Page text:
OpenOffice Foundation splits from Oracle

The community of volunteers that developed the OpenOffice.org project have split off from Oracle and formed a new structure called The Document Foundation.

OpenOffice.org was founded 10 years ago with Sun Microsystems as a principal sponsor with the goal of creating a free and open-source office suite. With its acquisition of Sun, Oracle gained OpenOffice.org assets. The Document Foundation said the new Open Document Format (ODF) OpenOffice brand will be known as LibreOffice.

"The foundation will be the cornerstone of a new ecosystem where individuals and organizations can contribute to and benefit from the availability of a truly free office suite," the foundation said in a statement released today. "It will generate increased competition and choice for the benefit of customers and drive innovation in the office suite market."

The group said it has invited Oracle to join the new foundation and donate the OpenOffice brand to the community. Pending a decision by Oracle, the foundation has launched LibreOffice. A beta is available at LibreOffice.org. The foundation has invited developers to contribute to the project.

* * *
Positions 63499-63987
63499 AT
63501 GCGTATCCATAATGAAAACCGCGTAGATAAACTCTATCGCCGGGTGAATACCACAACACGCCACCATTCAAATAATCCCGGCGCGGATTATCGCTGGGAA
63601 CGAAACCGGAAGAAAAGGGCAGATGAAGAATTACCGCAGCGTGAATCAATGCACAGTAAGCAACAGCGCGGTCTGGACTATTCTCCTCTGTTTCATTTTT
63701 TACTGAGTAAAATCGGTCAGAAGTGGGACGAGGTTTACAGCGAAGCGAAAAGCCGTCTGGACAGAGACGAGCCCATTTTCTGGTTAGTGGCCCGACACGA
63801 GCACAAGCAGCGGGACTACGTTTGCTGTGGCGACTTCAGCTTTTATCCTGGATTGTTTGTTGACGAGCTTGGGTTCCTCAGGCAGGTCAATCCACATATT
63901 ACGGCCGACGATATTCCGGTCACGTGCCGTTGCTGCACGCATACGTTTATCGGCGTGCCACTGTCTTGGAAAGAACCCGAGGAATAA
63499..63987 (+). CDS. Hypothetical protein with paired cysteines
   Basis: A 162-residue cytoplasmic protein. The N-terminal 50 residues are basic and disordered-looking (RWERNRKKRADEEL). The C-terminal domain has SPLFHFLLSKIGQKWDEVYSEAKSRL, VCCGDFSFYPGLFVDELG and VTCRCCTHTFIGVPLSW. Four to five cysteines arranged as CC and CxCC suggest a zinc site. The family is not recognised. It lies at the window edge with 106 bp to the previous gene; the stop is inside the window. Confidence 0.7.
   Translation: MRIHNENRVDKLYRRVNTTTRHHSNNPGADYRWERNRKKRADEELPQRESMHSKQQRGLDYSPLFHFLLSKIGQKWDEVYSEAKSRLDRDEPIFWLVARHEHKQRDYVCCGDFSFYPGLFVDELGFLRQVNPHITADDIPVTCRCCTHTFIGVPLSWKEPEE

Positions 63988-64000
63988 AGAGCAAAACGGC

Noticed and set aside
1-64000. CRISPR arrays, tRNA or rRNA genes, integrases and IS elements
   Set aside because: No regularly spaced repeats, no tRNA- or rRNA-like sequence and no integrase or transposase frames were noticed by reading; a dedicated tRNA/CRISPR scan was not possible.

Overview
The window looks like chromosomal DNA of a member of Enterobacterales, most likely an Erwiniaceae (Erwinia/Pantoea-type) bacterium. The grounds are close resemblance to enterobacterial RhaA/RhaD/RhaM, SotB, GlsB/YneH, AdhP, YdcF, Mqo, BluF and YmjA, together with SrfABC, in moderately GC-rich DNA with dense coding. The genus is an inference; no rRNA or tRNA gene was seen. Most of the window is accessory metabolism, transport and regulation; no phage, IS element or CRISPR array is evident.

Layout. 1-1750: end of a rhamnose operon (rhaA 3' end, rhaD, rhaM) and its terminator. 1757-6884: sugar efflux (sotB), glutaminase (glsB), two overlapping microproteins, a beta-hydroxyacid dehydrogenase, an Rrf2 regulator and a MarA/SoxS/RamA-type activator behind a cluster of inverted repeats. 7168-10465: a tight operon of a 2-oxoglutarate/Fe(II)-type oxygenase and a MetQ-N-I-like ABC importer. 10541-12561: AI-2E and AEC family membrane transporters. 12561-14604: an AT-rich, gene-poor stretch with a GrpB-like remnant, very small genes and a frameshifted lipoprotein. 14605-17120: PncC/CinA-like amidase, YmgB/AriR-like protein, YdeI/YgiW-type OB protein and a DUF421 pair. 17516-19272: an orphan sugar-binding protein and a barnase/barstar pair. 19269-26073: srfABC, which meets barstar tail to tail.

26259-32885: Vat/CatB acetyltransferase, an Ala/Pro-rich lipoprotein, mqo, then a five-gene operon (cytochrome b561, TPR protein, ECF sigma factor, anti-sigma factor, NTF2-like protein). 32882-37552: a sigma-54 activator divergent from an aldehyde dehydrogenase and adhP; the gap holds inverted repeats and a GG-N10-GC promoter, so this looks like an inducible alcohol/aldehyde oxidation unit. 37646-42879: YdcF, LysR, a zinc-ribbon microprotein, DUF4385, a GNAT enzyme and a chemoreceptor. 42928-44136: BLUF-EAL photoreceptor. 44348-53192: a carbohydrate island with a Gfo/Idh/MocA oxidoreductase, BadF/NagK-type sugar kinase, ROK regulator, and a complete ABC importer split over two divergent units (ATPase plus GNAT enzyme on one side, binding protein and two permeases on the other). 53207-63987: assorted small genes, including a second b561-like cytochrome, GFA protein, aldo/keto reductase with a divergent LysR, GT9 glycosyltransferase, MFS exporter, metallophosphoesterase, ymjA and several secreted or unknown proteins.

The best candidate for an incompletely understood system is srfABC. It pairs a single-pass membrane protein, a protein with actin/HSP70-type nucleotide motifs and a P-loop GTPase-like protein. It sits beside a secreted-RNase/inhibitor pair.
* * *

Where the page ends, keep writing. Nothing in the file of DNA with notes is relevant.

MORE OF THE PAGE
The move was long overdue, wrote attorney Andy Upgrove, in a blog post. "Sun maintained too much control," he noted. "This reality has played out over and over during the past 30 years – when one or a few companies maintain too much control, others stay away, because they can’t be sure that the project will be managed for everyone’s benefit."

He added: "What this highlights is the reality that even companies with excellent credentials as stewards for open-source projects cannot control the future of these not-so-public-after-all projects when they are themselves acquired."

About the Author

Jeffrey Schwartz is executive editor of Redmond Channel Partner and an editor-at-large at Redmond magazine, affiliate publications of Government Computer News.

Reader Comments

Thu, Sep 30, 2010

Plenty of 'trailing edge' computers out there that are 'good enough' for simple web browsing and simple word processing and spreadsheets. However, the licenses (other than the Windows COA) are usually lost without a trace. Since MS has no simple way for non-techie new owners of these machines to get a low-cost or free way to get the machines back on-line (probably because they would rather sell new licenses with new machines), a Linux distro with OpenOffice on it is a real nice way to keep these machines in useful service. Using something for its intended purpose until it dies, rather than landfilling it and making a new one, is the Green and Cheap way to go.

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